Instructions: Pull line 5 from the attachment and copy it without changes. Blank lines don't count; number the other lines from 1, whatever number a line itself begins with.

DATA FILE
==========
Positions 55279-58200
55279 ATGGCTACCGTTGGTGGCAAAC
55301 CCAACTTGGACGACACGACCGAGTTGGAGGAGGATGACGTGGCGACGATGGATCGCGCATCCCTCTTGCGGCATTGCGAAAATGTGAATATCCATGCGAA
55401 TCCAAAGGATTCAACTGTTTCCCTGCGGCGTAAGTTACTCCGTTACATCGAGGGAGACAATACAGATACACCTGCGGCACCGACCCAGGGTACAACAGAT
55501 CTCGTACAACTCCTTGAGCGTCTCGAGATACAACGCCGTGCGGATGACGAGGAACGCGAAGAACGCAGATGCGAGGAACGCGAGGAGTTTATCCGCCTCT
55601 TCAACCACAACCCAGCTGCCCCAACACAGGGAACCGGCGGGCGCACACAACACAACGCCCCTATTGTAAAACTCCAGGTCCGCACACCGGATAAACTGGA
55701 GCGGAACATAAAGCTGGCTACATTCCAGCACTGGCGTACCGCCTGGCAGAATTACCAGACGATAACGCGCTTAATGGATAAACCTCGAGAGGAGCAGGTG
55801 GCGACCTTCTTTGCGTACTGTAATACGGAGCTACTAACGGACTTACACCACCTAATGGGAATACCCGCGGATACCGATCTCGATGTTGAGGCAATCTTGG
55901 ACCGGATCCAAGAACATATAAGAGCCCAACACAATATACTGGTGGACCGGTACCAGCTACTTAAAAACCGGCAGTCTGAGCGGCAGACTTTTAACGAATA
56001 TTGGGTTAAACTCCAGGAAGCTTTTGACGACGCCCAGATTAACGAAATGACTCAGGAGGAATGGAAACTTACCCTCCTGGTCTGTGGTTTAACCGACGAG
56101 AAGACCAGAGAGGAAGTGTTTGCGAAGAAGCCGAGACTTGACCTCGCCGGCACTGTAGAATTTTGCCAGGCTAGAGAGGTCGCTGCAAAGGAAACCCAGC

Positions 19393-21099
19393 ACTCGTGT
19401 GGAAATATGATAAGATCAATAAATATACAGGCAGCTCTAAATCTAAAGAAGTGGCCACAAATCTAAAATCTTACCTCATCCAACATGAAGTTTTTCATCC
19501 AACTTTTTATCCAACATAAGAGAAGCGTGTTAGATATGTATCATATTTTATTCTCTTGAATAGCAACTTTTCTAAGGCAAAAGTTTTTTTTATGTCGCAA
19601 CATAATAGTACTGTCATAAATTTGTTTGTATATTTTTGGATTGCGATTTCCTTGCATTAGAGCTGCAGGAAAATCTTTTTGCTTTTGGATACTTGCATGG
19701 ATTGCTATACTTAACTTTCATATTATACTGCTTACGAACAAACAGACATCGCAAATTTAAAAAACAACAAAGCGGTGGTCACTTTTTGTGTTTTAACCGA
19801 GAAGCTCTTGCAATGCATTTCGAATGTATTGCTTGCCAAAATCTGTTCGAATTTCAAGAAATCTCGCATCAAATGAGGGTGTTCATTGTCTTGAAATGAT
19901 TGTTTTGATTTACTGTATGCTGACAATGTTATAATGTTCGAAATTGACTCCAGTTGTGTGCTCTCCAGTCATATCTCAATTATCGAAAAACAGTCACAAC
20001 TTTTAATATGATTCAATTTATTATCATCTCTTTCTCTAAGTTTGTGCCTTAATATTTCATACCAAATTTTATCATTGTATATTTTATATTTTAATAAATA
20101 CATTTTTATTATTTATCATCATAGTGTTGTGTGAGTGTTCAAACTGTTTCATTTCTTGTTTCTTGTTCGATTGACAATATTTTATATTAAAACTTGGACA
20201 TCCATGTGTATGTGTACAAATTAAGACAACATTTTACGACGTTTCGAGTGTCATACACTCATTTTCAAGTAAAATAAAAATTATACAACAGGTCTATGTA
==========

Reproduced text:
55501 CTCGTACAACTCCTTGAGCGTCTCGAGATACAACGCCGTGCGGATGACGAGGAACGCGAAGAACGCAGATGCGAGGAACGCGAGGAGTTTATCCGCCTCT